Valve’s Steam client has grown from being the butt-end of countless memes, to the dominant player in the PC online game sales industry, pulling in more sales and more players than any other individual platform. Valve’s claim to its huge portion of the market share has ensured that other publishers seek out to create their own platforms, but Steam continues building more and more momentum. While Valve typically doesn’t talk about the future of Steam publicly as frequently as we’d like, they recently hosted a small presentation for indie game developers at Dutch Game Garden 2017, and were able to talk about the future of Steam and where Valve thinks its going in the short term. Some slides from the event were snapped up by one attendee, and the details are pretty interesting.
Steam is massive. At last count, the platform officially served over 120 million gamers around the world, all of which are active accounts. That statistic was quoted in February 2015, however, and Valve hasn’t told anyone how many more users they have today. Since January 2016 up until this week, Steam gained an additional 26 million active users. A conservative estimate, then, would seem to imply that growth is steady month-to-month, leaving Valve with an estimated player base of 170 million active accounts.
If that’s anywhere close to the real number, then the active players statistics are astonishing. Just over one third of players would be logging into Steam and playing games each month, while one fifth signs in to play games every day. Those statistics also hold up day-to-day. The active users graph tracking concurrent users goes up and down regularly, matching the times when players get home from work or school and log into a game.
When it comes to sales by region, it’s no surprise that South Africa doesn’t feature on the pie graph. Africa doesn’t even get its own sliver in there. The biggest players are North Ameria and Western Europe, followed closely by Asia. Steam in China and Japan is big, but it’s not as big as smaller game clients for local MMOs, League of Legends, Blizzard’s Overwatch or StarCraft 2.
Valve didn’t provide statistics for growth in the pie chart, but the growth in sales for localised games hints at that. English still tops the sales growth charts, matching growth for Simplified and Traditional Chinese localisations, as well as games translated for Japanese markets. Korean surprisingly has shot up quite a bit, which could be due to Steam adopting the South Korean won as local currency.
When it comes to how Valve recommends games to you, things will be changing. They have plans to replace the automatic recommendations engine with Steam Curators, personalities that you follow that may have similar tastes to their audience. This, Valve claims, will better support niche titles that usually rely on a smaller community of gamers for sales and attracting new users, which I think Curators might be better suited for thanks to coverage of the game on other platforms. In its usual way, Valve wants a piece of that coverage as well, and will be using the Steam Streaming platform to allow Curators to stream games for their audience in a manner similar to Twitch and YouTube Gaming.
That’s not a cheap play by any means, it’s a shot across the bow at other game streaming services. Can you imagine how much bigger Steam will grow once they put all these user updates in place? The Broadcasts page is quite under-utilised in terms of active streams and active viewers, but this could be a big boost to the platform. Steam will now just be one more way to reach your audience as a Curator.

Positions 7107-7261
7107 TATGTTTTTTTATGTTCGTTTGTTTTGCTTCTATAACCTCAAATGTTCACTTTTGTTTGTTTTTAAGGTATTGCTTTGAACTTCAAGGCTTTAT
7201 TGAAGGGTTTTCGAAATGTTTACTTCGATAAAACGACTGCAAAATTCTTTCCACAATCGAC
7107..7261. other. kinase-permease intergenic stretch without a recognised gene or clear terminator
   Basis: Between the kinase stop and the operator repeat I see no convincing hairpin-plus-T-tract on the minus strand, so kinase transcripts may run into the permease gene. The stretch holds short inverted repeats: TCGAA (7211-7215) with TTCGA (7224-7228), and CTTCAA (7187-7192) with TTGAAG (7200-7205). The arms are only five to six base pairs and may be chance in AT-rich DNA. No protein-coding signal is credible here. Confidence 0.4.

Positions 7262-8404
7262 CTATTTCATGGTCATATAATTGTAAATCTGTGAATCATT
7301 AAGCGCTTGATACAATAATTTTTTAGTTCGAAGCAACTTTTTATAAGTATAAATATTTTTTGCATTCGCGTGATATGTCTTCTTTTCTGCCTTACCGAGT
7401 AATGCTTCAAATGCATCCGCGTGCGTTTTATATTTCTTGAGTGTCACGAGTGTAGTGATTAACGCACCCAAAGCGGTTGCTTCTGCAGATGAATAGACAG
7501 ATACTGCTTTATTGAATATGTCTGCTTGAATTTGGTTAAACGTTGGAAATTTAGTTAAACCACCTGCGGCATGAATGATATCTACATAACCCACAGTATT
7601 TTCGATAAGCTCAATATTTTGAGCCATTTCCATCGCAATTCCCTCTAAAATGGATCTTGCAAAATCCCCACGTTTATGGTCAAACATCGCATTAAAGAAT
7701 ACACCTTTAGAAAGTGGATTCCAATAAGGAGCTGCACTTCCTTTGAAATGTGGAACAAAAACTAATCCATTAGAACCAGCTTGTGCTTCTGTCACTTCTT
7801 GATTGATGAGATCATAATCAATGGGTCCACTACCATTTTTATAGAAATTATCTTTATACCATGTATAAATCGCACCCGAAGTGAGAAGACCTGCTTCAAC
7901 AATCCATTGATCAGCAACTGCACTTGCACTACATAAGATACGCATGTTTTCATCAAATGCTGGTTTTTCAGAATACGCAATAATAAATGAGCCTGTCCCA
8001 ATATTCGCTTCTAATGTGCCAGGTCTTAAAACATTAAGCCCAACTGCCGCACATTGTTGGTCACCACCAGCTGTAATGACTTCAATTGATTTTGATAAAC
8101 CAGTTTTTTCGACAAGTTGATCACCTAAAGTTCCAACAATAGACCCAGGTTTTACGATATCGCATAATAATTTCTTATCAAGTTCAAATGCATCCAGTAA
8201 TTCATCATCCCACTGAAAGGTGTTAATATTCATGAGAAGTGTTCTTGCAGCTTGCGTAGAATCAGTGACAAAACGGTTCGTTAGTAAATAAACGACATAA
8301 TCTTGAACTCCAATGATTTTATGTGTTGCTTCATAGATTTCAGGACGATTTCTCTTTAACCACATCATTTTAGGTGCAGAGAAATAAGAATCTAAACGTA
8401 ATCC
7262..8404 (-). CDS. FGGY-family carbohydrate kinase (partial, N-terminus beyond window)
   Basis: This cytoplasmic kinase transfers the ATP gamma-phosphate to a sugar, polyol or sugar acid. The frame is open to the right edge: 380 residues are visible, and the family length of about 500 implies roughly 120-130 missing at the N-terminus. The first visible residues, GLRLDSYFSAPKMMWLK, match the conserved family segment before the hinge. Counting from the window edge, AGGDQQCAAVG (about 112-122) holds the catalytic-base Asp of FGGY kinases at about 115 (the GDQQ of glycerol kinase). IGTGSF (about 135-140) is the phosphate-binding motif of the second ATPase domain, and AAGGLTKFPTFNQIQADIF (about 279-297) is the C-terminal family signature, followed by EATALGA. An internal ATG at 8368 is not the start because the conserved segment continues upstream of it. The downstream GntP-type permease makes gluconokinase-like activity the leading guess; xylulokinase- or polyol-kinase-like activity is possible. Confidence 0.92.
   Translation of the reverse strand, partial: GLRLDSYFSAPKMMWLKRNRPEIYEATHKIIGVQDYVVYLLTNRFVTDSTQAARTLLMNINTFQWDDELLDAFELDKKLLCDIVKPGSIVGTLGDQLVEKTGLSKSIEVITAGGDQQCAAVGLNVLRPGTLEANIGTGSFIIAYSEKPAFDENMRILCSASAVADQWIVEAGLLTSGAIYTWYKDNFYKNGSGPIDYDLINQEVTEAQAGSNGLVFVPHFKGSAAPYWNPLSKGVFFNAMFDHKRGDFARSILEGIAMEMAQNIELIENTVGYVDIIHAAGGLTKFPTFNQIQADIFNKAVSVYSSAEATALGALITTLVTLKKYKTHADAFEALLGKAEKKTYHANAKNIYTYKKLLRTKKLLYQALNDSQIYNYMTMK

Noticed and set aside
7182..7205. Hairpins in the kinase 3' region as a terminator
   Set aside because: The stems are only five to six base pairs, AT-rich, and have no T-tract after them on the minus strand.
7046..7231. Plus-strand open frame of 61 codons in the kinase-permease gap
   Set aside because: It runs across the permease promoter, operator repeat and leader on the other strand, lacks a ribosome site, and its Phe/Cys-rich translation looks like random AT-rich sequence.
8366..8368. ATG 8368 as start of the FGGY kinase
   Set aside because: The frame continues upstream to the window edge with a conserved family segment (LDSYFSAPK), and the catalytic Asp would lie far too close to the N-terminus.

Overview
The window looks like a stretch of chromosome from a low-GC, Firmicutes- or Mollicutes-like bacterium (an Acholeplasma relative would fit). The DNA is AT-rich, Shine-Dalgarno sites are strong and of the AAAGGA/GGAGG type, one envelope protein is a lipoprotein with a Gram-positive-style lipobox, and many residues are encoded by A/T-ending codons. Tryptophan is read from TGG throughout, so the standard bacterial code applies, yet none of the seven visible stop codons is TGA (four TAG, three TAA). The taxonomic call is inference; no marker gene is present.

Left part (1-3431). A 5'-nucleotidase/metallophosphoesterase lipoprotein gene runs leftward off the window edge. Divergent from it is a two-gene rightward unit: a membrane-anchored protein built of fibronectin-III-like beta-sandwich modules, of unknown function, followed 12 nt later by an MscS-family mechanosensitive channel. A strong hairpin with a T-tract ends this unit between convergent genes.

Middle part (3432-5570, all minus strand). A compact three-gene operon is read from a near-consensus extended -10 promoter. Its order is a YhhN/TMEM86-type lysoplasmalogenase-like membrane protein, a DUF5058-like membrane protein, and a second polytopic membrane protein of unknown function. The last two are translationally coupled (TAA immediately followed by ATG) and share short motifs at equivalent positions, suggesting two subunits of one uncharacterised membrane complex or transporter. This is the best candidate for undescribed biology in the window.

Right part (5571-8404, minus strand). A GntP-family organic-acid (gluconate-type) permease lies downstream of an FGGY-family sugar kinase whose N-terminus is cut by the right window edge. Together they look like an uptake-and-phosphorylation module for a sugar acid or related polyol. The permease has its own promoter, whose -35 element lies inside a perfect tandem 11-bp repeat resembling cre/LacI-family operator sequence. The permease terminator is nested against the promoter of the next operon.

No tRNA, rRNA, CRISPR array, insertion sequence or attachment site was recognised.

What’s also interesting is how Steam Curators will help fledgling developers who want to put their game out there. Previously this would be done via Steam Greenlight, but Valve shut that down. Early Access is another avenue for publicity, but it required a playable portion of the game or a short demo for users to interact with. Well, now you can just send your game to popular Curators who cover your game’s genre, and have them promote it for you.
Steam reviews will get an update as well in the future. As a reminder, Valve is so large that it has its own gravity well inside its offices, so “Valve Time” literally ticks over slower for them than it does for us. “Future” could be a date set in 2100 when robots are left to update Steam and play games. Still, I look forward to seeing how game reviews progress. They’ve been a critical component of online activism against developers who don’t listen to their customers.
Finally, there are plans to launch an event calendar to make it more useful than the community hubs we have for games now. It’s expected to be a central spot on the Steam client, where there will be community events, double and triple XP weekends, livestreams with Curators and developers, and contests. Steam Events will probably play a big role in getting gamers familiar with particular Curators, which helps feed back into the Curator recommendations system that Valve wants to get going.
Lastly, there’ll be some tweaks and changes to the launch page for the games in your library. Right now, it looks drab and boring. In the future, it’ll have events from Steam Events for the game mixed in with announcements, community forum updates, and community screenshots and artwork. I really like this idea, because the game launch page has been a wasted space for far too long.
What do you think? Steam’s changes have always been somewhat controversial, so hopefully all of these updates are more well received.